Cooper’s and Sharp-shinned Hawks


You guys all know how much I love to photograph raptors.  I have posted many images of Red-tailed Hawks several times during the history of this blog.  Today I will feature several photos of the Cooper’s Hawk and of the Sharp-shinned Hawk.  These hawks are some of favorites along side of the red-tailed.  In fact, the sign on the side of my car features a Cooper’s Hawk, as do my business cards.

The following photographs were taken over the past few years.  There is much similarity between the Cooper’s Hawk and the Sharp-shinned Hawk.  The difficulty in making the right ID has me hoping that I made the right choice in naming these.

Cooper's Hawk

Cooper’s Hawk

Cooper's Hawk

Cooper’s Hawk

Cooper's Hawk

Cooper’s Hawk

On a side note, when I photographed the top image, I was at the bird blind at San Angelo State Park.  Sitting next to me, co-incidentally, was Jim Miller, a fellow blogger and photographer from San Antonio, Texas.  Somewhere in his files, he has a photo nearly identical to mine.

The following is an image that I believe to be a Sharp-shinned Hawk.  You can see and understand the difficulty in identifying these two species.  I am sure that there will be letters and controversy after I post this.  It would have been easier if I had a photo of the both of them, sitting side by side.  It would show that the Cooper’s Hawk is a good 5 inches taller than the Sharp-shinned Hawk.

Sharp-shinned Hawk

Sharp-shinned Hawk

I was, at first, reluctant to post the last, (above) photo.  Simply because I had clipped the tail.  But upon further consideration, I felt that it was too good an image to just discard it.

So, enjoy the photos.  Click on any of them to see enlargements.

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35 thoughts on “Cooper’s and Sharp-shinned Hawks

  1. The third “Cooper’s Hawk” (as you’re going down the page) is a juvenile Red-shouldered Hawk, as is the hawk deemed “Sharp-shinned Hawk”. Notice the shorter projection of the tail and its finely banded pattern, as well as the barring on the folded wing secondaries.

  2. Bob, if I had to guess the third image is neither a Cooper’s or a Sharpie, the tail is too short for them. In Sharpies and Cooper’s the wing tips are well above the tip of the tail, that image shows the wingtips nearly reaching the tail, I’d say that bird is a juvenile Red-shouldered Hawk. Also the tail banding on the underside would be different with Cooper’s and Sharpies

  3. Nice photos of both species, Bob. And I enjoy the discussion about ID. I too have a very difficult time distinguishing the two species and must admit that I rely to some degree on the fact that Coopers are more common in my area than are sharpies.

  4. Hello Bob,
    I wanted to send you an email but cannot find an adress so I hope you don’t mind me using your comments site.

    Hello Bob,
    My wife and I have visited Big Bend several times in the past and have always stayed at the lodges in the Chisos Basin.
    We are going there again in April but this time, after following your advice, we will be staying at the Far Flung Casitas. I have had a look at the reviews on Trip Advisor and they all agree with you that they are excellent. Some of the reviewers say that it is better to stay in a cabin that faces the road as it is easier to unload/load your car.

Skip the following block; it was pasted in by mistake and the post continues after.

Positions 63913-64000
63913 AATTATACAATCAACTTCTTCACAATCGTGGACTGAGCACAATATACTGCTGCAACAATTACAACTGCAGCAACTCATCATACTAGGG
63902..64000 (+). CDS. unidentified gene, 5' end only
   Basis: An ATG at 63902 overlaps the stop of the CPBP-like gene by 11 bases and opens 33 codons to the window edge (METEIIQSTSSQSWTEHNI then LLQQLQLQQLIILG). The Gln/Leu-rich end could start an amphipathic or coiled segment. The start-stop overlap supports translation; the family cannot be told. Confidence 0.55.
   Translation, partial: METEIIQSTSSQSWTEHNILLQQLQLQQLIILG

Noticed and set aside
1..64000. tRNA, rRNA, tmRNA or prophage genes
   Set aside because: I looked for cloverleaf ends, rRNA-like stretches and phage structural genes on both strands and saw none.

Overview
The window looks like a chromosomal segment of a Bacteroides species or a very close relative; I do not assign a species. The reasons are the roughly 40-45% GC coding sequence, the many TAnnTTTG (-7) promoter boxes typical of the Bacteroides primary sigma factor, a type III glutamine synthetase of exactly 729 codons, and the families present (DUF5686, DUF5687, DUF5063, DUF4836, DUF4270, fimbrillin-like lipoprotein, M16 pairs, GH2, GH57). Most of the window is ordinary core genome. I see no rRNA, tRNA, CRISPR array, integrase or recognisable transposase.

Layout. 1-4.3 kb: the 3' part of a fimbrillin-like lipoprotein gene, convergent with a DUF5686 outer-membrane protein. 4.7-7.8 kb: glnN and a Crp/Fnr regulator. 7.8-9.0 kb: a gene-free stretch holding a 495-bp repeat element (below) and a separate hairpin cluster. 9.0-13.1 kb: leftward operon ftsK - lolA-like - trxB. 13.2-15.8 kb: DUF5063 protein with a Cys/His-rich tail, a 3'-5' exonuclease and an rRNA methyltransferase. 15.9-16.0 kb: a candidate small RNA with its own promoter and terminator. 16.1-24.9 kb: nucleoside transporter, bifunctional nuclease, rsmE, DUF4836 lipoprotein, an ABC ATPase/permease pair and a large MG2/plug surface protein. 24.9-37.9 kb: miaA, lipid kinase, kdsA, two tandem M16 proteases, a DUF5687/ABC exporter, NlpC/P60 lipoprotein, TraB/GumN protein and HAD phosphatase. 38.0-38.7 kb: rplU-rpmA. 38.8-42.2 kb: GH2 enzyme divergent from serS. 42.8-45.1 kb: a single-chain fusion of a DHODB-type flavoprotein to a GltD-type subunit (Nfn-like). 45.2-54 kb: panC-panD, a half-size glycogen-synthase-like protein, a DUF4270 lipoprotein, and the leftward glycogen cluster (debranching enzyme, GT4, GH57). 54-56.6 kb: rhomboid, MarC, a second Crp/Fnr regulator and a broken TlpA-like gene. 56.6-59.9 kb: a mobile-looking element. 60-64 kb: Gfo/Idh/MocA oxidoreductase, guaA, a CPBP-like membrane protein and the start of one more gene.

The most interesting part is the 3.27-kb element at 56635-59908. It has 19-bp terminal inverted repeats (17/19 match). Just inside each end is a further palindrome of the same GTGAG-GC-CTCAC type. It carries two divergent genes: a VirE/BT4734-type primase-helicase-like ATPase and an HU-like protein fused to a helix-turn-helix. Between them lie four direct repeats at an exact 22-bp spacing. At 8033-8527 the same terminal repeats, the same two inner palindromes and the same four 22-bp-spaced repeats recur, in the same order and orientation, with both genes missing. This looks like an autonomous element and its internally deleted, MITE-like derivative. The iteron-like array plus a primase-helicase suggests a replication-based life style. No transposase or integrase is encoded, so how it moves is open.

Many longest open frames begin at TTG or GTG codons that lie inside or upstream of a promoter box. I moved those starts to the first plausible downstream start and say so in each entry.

As we are both well into our seventies that advice sounds very attractive but could you please let me know if that is good advice or not or whether access to the other cabins is no problem?
    Keep tweeting as they are always enjoyable to read.
    All the best,
    Dave Hassell.
    (London, UK)

    • Hi Dave, nice to hear from you. If you ask for cabins #1, #2 or #3, you will be by the road and they are much easier to unload from.. Also #7 is pretty easy, and #12, the handicapped cabin, is easy if available. We stayed in #12 the last time. Tell them “i sent you”. 🙂 Have fun. (We have stayed there 4 times, so far).

  5. Hard to tell.In the second photo the eye looks red and the tail is different-a sharpie? I saw a Sharp-shinned Hawk once and luckily was with an expert or never would have known and there was a lot of discussion about the eye and tail. But I am taking a risk here, haven’t checked my guides.Love the photos , Bob-even with the cropped tail. Jane

  6. spent some time in my bird book..i think you have them right..they are tough to distinguish. Excellent photos…I love the one with the cropped tail..adds that touch of mystery to the photo and makes one visualize mentally what the rest of the tail looks like. Great photos …

  7. Great shots, Bob. One way to tell a Sharpie from a Cooper’s is the eye always looks larger in the head on the Sharp-Shinned, which it definitely does in your last photo. The third Cooper’s Hawk photo has me a little confused because the banding on the tail is so pale and the bands aren’t as thick as what I’m used to seeing, but don’t ask me what else I think it looks like, I’m not real good with hawk IDs.

    • Thanks, Lisa, for your great comment. I too, was a little wary of that third photo. I only thought that perhaps, the head looked a bit flatter which is characteristic of a Coopers. However, I may be even imagining that. 🙂

  8. Yeah, shame about the tail, but thanks for letting it make the cut. The one preceding it is my fav! I’ve been seeing what (from a distance) looks like an osprey, but given there’s no water around the area where I see him, I’m wondering if he’s a sharp-shinned. I’ll take my camera bag next time I’m out that way — appears to be a regular there.

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